Received from a member.
Black Sea to Baltic: Investment to and from Europe's 'New Near Abroad' – Friday 19th May, 2006 National Liberal Club
First Draft, 2nd November, 2005 Jeff Roberts, 7284 3937 [removed]
1. The idea of this conference follows naturally from one for Emerging Markets fund managers on the Baltic States/Kaliningrad in October, 2004 and one on Frontier Russian Resources last April. This was the first attempt to present Murmansk enterprises and officials in London, highlighting an unknown area in the West. I will send you the Programmes for both events.
2. I attach a draft Budget for a meeting in early May 2006 which would combine the interests of Portfolio managers in the natural extension of this 'borderland' concept down to the Black Sea. As I have run two meetings at the National Liberal Club www.nlc.org.uk I have a very clear idea of the costs and how to tailor income to expenditure.
3. We had more than half the serious emerging markets fund managers at our Baltics meeting, and would expect good support for this larger event covering the Ukraine after the March elections and April government forming. The idea is to present existing EU member states such as Lithuania and Latvia as helpful guides to new countries on the way to the EU (Bulgaria) and the Ukraine which is now in a critical position. However, you have to recognize that the Stock Market is not so important in economic development as some might imagine and target the right audience.
4. It seems to me that there is a serious problem of presenting opportunities in this 'New Near Abroad' because it is just not familiar to a UK audience. Against that, as our Frontier Russian Resources conference showed, there is great interest in coming to London to learn about investment here, such as getting admitted to AIM trading, or just getting away from it all. The commercial scope for the 'stock market' is actually broader than it looks, as some companies from this region should be looking directly at London rather than being lost on regional exchanges as is presently the case. Lawyers, accountants and other providers of services please note!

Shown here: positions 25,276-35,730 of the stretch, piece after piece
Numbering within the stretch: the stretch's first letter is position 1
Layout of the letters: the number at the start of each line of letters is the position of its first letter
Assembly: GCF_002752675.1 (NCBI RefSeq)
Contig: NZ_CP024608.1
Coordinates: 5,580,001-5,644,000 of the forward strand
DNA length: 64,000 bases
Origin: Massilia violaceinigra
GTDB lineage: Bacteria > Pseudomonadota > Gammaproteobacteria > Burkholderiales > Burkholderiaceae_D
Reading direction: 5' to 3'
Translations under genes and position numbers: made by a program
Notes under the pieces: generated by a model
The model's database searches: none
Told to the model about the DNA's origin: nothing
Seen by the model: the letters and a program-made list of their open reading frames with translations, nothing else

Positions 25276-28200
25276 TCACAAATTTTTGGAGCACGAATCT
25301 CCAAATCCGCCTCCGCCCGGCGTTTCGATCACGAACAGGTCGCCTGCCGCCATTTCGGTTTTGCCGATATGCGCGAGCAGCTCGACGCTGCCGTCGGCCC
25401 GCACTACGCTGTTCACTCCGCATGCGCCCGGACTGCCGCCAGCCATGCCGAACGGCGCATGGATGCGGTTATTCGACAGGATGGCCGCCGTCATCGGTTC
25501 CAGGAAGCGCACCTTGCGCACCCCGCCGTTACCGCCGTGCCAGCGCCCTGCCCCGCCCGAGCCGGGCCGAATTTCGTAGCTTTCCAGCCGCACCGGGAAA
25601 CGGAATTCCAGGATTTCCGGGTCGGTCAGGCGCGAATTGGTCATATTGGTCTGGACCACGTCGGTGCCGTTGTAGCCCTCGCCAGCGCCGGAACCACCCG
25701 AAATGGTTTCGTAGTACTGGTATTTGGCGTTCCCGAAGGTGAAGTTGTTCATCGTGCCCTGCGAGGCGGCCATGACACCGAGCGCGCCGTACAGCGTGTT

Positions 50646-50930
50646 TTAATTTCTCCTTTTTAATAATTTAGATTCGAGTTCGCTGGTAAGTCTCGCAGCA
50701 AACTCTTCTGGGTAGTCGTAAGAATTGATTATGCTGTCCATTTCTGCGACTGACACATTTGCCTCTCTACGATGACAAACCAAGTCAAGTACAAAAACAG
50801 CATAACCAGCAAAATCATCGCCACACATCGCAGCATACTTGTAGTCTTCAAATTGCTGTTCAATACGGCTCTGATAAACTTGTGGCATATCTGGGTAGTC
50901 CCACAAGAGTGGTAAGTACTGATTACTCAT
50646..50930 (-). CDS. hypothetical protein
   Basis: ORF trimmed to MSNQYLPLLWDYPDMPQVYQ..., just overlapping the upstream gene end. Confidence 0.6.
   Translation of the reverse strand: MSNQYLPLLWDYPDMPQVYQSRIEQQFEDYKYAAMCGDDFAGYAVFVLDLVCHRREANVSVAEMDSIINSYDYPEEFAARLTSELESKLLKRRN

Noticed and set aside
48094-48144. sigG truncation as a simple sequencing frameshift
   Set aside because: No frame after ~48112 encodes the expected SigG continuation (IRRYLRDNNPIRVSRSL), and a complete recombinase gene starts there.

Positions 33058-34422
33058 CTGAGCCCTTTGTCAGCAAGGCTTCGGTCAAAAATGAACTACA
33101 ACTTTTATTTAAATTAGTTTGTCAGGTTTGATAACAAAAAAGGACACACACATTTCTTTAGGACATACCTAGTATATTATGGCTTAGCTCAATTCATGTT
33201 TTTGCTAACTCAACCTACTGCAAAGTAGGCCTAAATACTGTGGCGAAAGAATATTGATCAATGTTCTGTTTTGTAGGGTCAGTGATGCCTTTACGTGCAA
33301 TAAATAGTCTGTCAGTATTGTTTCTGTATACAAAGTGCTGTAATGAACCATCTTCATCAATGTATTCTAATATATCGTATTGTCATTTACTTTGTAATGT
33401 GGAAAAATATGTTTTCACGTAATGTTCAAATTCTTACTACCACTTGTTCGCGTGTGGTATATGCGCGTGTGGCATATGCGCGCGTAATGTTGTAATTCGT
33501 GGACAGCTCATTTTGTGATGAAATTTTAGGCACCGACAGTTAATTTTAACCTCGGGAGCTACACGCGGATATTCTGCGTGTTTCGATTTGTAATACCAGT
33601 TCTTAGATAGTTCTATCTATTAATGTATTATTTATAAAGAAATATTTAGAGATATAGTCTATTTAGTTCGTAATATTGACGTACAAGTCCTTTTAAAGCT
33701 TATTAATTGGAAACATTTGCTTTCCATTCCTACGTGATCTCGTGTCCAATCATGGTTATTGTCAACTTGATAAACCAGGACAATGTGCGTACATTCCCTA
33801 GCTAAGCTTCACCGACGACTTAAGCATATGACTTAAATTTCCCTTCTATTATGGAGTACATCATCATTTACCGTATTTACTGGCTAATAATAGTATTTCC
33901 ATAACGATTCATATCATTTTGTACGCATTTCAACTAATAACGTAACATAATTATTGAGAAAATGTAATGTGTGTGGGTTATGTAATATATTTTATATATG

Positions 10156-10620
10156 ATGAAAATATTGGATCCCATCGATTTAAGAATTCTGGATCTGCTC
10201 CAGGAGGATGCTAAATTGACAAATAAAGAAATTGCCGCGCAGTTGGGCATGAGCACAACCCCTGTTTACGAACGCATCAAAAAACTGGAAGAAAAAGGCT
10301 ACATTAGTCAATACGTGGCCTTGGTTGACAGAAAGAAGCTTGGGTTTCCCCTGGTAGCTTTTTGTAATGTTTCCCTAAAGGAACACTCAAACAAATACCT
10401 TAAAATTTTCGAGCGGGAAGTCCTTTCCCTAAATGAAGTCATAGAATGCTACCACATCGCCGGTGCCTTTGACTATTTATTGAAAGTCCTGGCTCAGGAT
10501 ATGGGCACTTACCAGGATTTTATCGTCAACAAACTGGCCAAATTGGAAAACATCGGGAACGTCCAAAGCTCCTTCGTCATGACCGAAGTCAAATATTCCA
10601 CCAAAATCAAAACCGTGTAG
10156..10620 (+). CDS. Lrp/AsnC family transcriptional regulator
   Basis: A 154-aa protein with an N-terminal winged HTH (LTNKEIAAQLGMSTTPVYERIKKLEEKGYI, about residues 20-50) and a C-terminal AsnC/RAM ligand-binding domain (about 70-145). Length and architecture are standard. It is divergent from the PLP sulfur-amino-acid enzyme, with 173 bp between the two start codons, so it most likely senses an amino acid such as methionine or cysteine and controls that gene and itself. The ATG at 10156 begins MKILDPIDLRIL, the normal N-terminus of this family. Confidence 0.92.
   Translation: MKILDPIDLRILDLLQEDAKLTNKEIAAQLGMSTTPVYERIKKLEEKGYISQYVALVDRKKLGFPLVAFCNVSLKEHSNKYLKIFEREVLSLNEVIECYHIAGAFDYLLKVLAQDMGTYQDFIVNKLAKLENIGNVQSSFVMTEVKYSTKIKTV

5. There are a host of governmental and local organizations such as chambers of commerce which are often isolated from each other, or think only in single country to single country terms. We would try to pull together the regional dimension of investment and escape this narrow view. Each country, even each city, and each company is of course competing for attention, but collaboration offers better scope than mere advertisement of your own individual merits.
6. I see the Day catering for two quite different groups of people: the City, looking for shares to buy or sell; and Companies looking for direct investment at home or abroad. My intention would be to cater for the City, with its short attention span, in the morning with all the listed or likely to be listed companies presenting themselves (with the chance to book 1:1 meetings in the afternoon). And then cover broader issues and companies with no interest in stock markets in the afternoon.
7. As we are obviously entering an economic slowdown in the West, the charm of the East for outsourcing and pure opportunity is likely to come more and more into focus as deflationary forces squeeze profits. Not everybody wants to shift widget production from Wigan to Wing Ho: Europe remains a pretty big market for production and consumption that will survive 'globalisation' fashions of the lighter kind. But you need partners you can trust, and who better to understand the XSU than our intended guests? How many UK companies have any command of Russian language and culture? Here are huge opportunities for the Baltic States to act as honest brokers.
8. In my draft budget please note that basic costs are remarkably low for such a prestigious location. We must establish a core of sponsors, but we only really need about £5-6,000 to go ahead confidently. I look forward to your comments, and suggest we meet at NLC to consider matters.
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